Bentley Crewe, also named the Pyms Lane site after the street it is located on; is the headquarters and design and manufacturing centre of Bentley Motors Limited on the outskirts of Crewe, Cheshire, England. The site covers an area of 521,111 m2 (5,609,190 sq ft), of which 166,930 m2 (1,796,800 sq ft) is indoors.
|Type||Office, car factory|
|Location||Crewe, Cheshire, England|
|Current tenants||3500 employees|
|Structural system||Steel frame/brick|
|Floor area||166,930 m2 (1,796,800 sq ft)|
|Grounds||521,111 m2 (5,609,190 sq ft)|
In preparation for war, Rolls Royce and the British Government searched for a location for a shadow factory to ensure production of aero-engines. Crewe, with its excellent road and rail links, as well as being located in the northwest away from the aerial bombing starting in mainland Europe, was a logical choice. Crewe also had extensive open farming land. Construction of the factory started on a 60-acre area on the potato fields of Merrill's Farm in July 1938, with the first Rolls Royce Merlin aero-engine rolling off the production line five months later. 25,000 Merlin engines were produced and at its peak, in 1943 during World War II, the factory employed 10,000 people.
In 1946 the factory produced its first motor car, the Ivan Evernden designed Bentley Mark VI[note 1] which was based on the short lived Bentley Mark V. It was the first Bentley (or Rolls-Royce) with a standard pressed-steel body rather than different bodies designed and made by bespoke coach builders. The Bently Mark VI was the most successful Bentley ever manufactured: Crewe produced more than 5,000 Mark VIs, which equaled the total number of Bentleys made in the 20 years before World War II.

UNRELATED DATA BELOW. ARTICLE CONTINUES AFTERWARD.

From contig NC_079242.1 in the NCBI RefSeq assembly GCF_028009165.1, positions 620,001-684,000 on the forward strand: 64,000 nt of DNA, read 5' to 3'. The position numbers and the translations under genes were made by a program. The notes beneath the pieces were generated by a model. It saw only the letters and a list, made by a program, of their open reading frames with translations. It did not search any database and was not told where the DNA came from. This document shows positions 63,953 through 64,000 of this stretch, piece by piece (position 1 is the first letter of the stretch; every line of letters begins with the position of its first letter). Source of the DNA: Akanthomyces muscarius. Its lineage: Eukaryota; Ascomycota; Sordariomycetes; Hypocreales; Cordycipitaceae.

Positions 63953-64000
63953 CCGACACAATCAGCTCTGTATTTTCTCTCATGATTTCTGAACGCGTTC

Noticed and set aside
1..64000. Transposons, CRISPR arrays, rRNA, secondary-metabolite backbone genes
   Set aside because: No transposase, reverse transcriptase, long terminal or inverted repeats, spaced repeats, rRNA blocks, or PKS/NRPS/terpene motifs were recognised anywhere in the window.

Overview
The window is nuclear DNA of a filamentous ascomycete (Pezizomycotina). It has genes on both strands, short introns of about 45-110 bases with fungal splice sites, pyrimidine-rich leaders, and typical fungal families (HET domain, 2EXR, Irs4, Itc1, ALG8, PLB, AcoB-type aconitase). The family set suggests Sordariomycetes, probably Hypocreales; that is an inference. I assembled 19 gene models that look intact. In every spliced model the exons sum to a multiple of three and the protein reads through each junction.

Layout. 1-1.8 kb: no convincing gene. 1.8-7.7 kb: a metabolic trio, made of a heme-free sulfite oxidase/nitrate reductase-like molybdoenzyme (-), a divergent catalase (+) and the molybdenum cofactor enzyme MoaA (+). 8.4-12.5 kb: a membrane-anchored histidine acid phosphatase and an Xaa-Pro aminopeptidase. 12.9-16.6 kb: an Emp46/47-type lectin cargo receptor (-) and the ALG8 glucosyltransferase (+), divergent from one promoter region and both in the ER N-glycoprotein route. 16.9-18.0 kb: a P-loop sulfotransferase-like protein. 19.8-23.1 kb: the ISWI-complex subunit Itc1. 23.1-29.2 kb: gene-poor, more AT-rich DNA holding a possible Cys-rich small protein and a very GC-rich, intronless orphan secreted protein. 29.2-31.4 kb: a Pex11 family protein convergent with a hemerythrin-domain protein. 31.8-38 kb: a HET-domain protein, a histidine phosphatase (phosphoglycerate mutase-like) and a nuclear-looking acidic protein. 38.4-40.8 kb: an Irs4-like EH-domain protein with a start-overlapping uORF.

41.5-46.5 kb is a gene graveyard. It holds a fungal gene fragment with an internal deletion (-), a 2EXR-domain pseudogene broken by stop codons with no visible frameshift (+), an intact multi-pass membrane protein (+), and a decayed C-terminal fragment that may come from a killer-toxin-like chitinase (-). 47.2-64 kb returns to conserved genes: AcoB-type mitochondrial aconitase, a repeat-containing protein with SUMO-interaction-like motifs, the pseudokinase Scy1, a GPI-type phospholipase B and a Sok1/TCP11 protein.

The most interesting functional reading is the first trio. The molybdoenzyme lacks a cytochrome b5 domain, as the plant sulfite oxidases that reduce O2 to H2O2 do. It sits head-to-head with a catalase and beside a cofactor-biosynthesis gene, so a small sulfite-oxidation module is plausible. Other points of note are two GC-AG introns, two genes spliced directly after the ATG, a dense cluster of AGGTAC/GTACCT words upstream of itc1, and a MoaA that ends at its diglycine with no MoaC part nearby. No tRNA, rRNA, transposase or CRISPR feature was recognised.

The Derby designed Bentley R Type was produced until 1955 when it was succeeded by the Bentley S1/Rolls-Royce Silver Cloud, the first car wholly designed, developed, and built at Crewe. It was also the last Bentley fitted with a six-cylinder engine. Its successor, the Bentley S2, used the Crewe designed and developed 6.25-litre, all-aluminium, Rolls-Royce V8 engine, which has remained in production in various forms ever since.
R-Type and S-Type BentleysEdit
While the Bentley R-Type and S-Type differed significantly from the corresponding Rolls Royce models, the 1965 Bentley T-series/Rolls Royce Silver Shadow differed only in badges and radiator grills. The Bentley models even used a Rolls-Royce badged engine. As a result, fewer Bentleys were sold, making them more valuable today. The Bentley T-series/Rolls Royce Silver Shadow were the first models with monocoque construction and four-wheel disc brakes.